What happened to the Batman ride at Movie World?

What happened to the Batman ride at Movie World?

In 2001, Warner Bros. Movie World in Australia revamped their ride and renamed it Batman Adventure – The Ride 2. As part of this process the original live-action film was scrapped in favour of computer-generated high-definition film developed by Blur Studio and music by Mike Verta.

Is Batman owned by Warner Brothers?

Warner Bros. is the film studio that owns DC Comics and the Batman brand. It was recently purchased by AT.

How high is the Batman ride at Movie World?

Being just under 60 metres in height and having a top speed of 72 km an hour means that you’ll experience nearly 3.5Gs going up on BATWING Spaceshot! Safety restrictions prohibit guests under 123cm tall from experiencing BATWING Spaceshot.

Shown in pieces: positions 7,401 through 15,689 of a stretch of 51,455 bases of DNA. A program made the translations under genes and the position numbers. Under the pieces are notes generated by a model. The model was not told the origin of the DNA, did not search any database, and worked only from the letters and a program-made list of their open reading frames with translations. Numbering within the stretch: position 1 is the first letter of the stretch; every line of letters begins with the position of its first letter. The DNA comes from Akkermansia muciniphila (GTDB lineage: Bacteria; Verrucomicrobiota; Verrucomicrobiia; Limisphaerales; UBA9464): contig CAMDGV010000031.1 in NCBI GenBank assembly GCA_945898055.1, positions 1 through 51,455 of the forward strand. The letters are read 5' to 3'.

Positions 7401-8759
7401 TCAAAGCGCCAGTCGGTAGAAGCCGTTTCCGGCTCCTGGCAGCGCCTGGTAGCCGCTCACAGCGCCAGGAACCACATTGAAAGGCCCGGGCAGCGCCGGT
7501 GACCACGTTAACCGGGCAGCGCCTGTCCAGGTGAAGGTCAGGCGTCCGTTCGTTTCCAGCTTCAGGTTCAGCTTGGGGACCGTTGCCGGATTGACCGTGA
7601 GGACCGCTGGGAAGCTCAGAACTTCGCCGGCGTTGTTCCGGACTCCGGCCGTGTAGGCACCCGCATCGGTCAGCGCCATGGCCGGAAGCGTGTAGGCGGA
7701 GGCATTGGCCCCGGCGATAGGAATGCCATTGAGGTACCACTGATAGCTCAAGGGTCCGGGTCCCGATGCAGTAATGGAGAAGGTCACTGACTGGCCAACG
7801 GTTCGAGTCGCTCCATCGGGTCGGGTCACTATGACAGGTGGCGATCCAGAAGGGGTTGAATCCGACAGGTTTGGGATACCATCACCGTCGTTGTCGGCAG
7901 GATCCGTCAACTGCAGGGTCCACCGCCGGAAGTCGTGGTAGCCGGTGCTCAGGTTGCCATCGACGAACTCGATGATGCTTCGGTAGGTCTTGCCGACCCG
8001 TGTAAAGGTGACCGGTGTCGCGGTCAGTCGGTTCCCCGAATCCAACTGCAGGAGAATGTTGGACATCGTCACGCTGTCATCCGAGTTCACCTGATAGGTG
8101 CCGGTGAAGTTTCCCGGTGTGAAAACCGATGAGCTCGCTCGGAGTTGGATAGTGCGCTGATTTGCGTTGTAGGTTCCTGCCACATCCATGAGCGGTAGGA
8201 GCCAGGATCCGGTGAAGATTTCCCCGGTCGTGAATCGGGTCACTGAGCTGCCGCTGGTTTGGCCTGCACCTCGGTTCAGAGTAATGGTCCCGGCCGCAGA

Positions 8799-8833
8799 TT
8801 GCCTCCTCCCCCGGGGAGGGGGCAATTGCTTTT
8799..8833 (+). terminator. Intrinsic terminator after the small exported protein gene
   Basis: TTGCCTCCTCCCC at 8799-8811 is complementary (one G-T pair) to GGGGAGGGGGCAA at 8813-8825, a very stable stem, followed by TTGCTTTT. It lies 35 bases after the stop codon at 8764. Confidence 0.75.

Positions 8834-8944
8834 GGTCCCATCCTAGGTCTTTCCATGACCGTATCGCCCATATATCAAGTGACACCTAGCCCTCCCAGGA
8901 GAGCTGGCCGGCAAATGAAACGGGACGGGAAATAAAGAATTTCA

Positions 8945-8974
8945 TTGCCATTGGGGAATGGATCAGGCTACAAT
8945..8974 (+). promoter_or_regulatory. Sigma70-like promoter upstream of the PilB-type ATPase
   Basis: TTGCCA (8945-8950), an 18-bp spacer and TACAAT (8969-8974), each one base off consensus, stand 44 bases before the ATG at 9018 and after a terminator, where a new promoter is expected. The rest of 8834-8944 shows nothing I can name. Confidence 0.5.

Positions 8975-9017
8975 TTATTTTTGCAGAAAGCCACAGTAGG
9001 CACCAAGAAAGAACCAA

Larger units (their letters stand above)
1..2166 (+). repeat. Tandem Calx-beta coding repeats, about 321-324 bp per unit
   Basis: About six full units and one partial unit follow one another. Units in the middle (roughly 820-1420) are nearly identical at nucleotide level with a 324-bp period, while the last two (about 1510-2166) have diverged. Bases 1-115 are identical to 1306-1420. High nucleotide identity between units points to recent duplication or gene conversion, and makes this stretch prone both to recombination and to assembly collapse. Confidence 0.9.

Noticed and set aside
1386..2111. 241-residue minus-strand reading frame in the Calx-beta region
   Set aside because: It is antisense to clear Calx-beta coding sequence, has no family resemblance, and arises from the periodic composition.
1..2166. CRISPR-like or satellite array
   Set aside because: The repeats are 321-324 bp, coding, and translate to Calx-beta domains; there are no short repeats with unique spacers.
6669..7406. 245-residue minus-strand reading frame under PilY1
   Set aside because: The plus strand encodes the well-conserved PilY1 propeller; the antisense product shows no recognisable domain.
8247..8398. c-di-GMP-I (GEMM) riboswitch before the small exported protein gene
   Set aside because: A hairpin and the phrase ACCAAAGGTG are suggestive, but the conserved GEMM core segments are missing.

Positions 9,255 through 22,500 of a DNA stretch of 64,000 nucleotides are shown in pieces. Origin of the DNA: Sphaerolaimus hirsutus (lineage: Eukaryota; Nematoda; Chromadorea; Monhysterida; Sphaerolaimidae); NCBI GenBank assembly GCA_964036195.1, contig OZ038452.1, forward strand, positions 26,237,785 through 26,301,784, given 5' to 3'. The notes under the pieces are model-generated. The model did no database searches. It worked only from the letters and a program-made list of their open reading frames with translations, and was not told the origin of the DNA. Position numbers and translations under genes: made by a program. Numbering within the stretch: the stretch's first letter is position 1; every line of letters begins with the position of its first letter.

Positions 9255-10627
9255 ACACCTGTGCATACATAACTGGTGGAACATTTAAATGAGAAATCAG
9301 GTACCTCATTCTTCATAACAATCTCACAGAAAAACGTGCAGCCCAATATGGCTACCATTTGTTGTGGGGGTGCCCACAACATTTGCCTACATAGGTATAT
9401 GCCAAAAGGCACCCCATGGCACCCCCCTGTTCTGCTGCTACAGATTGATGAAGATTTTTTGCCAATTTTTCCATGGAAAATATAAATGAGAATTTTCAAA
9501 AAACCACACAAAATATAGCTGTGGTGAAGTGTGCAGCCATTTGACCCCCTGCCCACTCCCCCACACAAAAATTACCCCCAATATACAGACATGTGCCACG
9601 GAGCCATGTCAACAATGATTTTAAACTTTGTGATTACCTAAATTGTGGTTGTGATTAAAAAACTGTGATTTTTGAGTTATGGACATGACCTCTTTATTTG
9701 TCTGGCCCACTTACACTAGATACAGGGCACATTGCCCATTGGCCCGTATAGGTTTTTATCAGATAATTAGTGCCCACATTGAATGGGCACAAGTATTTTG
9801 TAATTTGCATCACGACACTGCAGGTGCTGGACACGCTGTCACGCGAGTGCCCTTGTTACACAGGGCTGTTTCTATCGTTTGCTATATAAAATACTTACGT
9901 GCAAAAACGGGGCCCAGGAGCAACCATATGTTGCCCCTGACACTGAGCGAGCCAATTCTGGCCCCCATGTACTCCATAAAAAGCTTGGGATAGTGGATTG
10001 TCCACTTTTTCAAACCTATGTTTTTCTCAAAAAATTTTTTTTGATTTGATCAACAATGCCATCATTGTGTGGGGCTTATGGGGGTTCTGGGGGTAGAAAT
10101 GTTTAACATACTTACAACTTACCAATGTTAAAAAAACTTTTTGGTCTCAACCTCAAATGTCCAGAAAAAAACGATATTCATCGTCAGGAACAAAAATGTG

How tall is the joker ride at Movie World?

61.6 metres high
What if we told you the HyperCoaster is 61.6 metres high, 1.4 km long and reaches speeds UP TO 115KM/H, And you can Ride It Backwards. We’re not kidding. Safety restrictions prohibit guests under 130cm tall and under 7 years of age from experiencing DC Rivals HyperCoaster.

Who owned Batman?

Warner Bros. Entertainment
Batman (franchise)

Created by Bill Finger Bob Kane Jerry Robinson
Original work Detective Comics #27
Owner DC Comics (Warner Bros. Entertainment)
Print publications

What’s the tallest HyperCoaster?

Complete circuit

Name Park Height
Kingda Ka** Six Flags Great Adventure 456 ft (139 m)
Stealth Thorpe Park 205.1 ft (62.5 m)
Goliath Six Flags Over Georgia 200 ft (61 m)
Zaturn Space World 205 ft (62 m)

Why did Movie World close Arkham?

A Movie World rollercoaster will remain closed indefinitely as the theme park investigates a malfunction that left patrons dangling mid-air for almsot two hours. Movie World general manager Greg Yong said a ‘mechanical issue with the chain’ had caused the rollercoaster to stop.

Is Arkham Asylum still at Movie World?

Arkham Asylum – Shock Therapy is a Vekoma SLC roller coaster located at Warner Bros. Movie World on the Gold Coast, Queensland, Australia. The ride was the first steel inverted roller coaster at an Australian theme park. The ride has stood but not operated since 2019 and has been removed from the park map.